“I identify with some of the characters as I have gone through mental struggles of my own… I think what it certainly got across very well was that each character was a sort of individual element, not of their own choosing, but they’re trying to find some means of attaining normalcy. This is what I’ve gone through—the struggle to find normalcy when you have a condition that leaves you feeling anything but.”  – Patrick Lowe, Winnipeg Filmmaker

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KoKo (Josh Ranville) is visited by her spirit guide (Marsha Knight)

“Brilliantly done and very well-researched. The actors really took on the roles. Everybody’s characters just stay with you.” – Angela, audience member

Check out a feature in The Times on actor Harry Nelken who plays Joe, a 72 year old character who has been living with schizophrenia since he was 19. Read the Winnipeg Free Press preview by Randall King and the blog review by Winnipeg theatre artist Lorraine James. Breaking Through has also been featured in the Winnipeg Free Press Arts & Culture, CBC News, The Herald, The Lance, The Pilipino Express, Global News Morning and more!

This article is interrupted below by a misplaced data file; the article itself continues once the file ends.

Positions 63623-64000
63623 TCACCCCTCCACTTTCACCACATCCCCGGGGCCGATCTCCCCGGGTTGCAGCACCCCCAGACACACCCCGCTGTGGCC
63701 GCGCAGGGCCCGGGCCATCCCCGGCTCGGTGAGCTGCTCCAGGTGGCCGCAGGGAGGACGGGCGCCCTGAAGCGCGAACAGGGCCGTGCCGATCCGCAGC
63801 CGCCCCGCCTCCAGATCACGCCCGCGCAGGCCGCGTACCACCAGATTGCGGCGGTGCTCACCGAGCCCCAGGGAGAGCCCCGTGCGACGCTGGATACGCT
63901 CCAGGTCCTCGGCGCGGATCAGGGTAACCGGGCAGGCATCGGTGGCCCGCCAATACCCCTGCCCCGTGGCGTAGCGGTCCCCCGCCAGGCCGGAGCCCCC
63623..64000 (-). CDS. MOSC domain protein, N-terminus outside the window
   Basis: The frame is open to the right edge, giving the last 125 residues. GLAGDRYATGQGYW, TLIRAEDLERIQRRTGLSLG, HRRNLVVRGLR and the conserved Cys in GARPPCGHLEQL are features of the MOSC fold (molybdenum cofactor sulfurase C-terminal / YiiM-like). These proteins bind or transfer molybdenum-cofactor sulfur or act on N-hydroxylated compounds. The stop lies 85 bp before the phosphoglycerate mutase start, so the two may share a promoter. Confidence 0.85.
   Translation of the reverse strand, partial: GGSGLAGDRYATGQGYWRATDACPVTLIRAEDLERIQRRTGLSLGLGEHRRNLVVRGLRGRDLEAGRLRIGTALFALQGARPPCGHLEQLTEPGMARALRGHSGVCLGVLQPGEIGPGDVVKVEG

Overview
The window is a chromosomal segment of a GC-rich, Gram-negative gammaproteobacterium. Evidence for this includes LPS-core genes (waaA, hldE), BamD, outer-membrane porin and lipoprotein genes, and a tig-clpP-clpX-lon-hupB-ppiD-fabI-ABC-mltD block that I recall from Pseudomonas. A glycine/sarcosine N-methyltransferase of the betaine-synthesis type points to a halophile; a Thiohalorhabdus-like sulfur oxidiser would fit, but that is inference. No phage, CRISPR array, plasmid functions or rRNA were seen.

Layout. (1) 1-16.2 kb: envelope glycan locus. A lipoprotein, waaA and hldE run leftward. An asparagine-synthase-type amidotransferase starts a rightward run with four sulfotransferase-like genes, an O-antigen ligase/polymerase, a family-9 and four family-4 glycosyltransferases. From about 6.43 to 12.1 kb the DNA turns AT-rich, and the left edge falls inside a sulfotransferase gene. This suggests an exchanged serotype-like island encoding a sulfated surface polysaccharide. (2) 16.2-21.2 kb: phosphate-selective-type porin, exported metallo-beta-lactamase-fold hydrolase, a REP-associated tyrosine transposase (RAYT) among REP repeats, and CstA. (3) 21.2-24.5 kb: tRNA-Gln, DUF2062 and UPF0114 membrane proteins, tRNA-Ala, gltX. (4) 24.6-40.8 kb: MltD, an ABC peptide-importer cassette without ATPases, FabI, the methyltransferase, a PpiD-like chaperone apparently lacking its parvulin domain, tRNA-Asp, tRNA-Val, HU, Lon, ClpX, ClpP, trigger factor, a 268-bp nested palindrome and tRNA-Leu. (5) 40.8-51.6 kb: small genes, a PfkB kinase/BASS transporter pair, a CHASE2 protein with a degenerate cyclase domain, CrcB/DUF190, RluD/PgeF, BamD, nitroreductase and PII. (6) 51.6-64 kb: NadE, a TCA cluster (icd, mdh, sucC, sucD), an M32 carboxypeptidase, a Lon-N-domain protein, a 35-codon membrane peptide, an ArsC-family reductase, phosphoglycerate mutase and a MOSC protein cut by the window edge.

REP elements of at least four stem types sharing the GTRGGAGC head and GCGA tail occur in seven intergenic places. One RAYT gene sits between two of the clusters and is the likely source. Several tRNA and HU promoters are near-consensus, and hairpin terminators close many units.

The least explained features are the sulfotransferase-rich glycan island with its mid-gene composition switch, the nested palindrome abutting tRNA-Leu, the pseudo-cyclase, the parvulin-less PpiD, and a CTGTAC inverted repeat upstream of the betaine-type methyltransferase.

Come and see for yourself. There are four performances left! To see a performance schedule and book you tickets click here.

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“Plays like this are good messages. They’re valuable, in a sense. What I also like about the play is it was meant to be entertaining throughout. It wasn’t really a ‘downer’. It was trying to be an ‘upper’” – Patrick Lowe, Winnipeg filmmaker

Photos by Janet Shum.